I finished Gloria Steinem’s book “My Life on the Road” from the NYPL earlier this week and have purchased a copy to own so that I may underline, dog-ear and highlight for reference with abandon. Rather than lump it in with my May booklist, I wanted to share my thoughts now.
I wish I’d read it sooner, because part way through her book, came this quote:
“One of the saddest things I hear as I travel is “I don’t know enough to be a feminist.” Or even “I’m not smart enough to be a feminist.” It breaks my heart.”
That could’ve been me saying that to her. I wish I’d been more secure in my place as a feminist in this world. I was afraid of looking stupid or, worse, jeopardizing my career when I was so young, supporting myself and had no family to fall back on. I accomplished many things in spite of my upbringing and lack of formal education that fly in the face of the white male system –becoming an Assistant Vice President of a bank at age 25 collecting on $1M+loans to name a few– and yet I still doubted myself because I didn’t go to college or know enough about the history of feminism. Instead of rabble rousing, I learned to play golf. No, really. I did. I shot par for a hot minute.
After reading this book, I see that I knew a lot more than I realized. I highly recommend it. While you might expect it to be a memoir, it’s instead a very interesting crash course in the women’s lib movement of the 70s, the Deaf President Now protests at Gallaudet in the late 80s, the plight of Native Americans, how the US Constitution is modeled on the Iroquois Confederacy and so much more.
I’m going through some sort of seismic shift in my frame of mind thanks to cancer and politics and mid-life. I wonder what positive and lasting contributions or change I can make. What rabble rousing is there for me to do when almost 100% of my time is devoted to QED? But in the question is my answer: QED is the change and contribution I made. I built the space for comedy and art, of course, but also to have a platform for events like the recent Bystander Intervention training, Planned Parenthood fundraisers, election coverage, etc. Perhaps QED can be my little feminist flag planted in this great big world. Maybe there is more TBD.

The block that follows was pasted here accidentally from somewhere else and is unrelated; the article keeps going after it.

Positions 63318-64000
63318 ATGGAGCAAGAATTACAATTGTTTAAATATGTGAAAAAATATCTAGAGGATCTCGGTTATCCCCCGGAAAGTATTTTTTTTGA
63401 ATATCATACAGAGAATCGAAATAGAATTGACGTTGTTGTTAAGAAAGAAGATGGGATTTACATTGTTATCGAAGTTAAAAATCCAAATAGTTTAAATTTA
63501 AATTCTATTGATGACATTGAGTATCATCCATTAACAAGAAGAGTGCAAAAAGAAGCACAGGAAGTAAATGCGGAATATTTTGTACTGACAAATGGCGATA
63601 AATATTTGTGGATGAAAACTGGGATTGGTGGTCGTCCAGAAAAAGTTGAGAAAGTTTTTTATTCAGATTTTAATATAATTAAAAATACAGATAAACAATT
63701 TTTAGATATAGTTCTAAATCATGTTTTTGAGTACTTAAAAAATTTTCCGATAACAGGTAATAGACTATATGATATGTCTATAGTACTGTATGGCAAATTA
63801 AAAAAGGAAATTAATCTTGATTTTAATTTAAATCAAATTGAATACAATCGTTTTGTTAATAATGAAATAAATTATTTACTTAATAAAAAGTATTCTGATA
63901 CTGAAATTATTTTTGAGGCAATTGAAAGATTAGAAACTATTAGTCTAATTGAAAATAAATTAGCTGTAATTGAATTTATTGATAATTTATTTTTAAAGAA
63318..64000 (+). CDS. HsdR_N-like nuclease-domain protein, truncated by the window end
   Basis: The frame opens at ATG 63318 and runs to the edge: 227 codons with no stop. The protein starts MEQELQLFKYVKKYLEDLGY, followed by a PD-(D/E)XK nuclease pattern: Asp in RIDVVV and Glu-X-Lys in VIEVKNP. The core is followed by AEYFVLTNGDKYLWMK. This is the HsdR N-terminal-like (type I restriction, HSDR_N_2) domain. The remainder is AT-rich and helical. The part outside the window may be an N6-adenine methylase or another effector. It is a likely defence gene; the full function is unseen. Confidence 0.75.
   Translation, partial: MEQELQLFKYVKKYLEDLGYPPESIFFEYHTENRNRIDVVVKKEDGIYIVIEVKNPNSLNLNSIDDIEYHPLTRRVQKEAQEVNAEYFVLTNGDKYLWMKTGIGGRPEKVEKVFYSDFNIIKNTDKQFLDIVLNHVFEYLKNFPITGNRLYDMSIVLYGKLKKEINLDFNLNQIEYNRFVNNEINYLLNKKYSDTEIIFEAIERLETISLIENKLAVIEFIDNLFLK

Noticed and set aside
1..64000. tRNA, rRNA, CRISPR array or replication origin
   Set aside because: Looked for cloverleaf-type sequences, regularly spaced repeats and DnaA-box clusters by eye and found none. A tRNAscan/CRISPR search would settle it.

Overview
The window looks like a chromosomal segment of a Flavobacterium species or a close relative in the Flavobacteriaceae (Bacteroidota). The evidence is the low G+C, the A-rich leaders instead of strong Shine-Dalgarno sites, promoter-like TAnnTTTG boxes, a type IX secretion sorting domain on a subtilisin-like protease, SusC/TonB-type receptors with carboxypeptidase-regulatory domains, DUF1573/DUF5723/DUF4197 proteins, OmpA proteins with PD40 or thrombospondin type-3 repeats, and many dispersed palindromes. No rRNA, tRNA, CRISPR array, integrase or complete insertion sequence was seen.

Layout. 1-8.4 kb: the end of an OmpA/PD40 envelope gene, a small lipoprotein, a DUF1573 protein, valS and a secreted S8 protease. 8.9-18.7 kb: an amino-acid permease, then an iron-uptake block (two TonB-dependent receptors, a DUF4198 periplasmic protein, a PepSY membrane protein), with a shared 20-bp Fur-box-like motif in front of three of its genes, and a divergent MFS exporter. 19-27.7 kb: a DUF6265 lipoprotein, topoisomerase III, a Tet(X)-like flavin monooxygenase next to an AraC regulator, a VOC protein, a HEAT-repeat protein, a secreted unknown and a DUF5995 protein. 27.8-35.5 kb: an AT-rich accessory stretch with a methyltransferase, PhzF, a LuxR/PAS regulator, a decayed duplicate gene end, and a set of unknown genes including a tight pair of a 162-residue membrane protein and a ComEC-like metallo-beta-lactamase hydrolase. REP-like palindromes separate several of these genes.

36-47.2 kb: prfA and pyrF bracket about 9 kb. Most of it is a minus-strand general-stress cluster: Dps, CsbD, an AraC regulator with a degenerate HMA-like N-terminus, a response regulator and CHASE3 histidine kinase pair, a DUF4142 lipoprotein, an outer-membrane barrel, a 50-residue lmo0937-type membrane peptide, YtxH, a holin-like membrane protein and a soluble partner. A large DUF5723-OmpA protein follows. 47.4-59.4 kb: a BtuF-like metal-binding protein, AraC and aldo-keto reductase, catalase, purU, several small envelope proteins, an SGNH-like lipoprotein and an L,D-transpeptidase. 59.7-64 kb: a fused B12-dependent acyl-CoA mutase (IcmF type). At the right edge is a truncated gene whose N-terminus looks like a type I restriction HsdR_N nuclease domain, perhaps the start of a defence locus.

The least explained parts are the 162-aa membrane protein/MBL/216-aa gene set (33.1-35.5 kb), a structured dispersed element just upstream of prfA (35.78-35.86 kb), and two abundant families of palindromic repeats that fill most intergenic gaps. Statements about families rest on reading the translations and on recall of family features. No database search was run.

I feel like there is more to do and this book poured gas on my feminist pilot light. The flame that has been at a slow burn just got turned up.
So, yeah, this is a must read for my book reading friends. I’ll even carry it at QED to recommend and hand sell to anyone who browses the shelves.
Other quotes that I bookmarked:
“When humans are ranked instead of linked, everyone loses.”
“Voting isn’t the most we can do, but it is the least.”
“In truth, we don’t know which of our acts in the present will shape the future. But we have to behave as if everything we do matters. Because it might.”
“If you do anything people care about, people will take care of you.”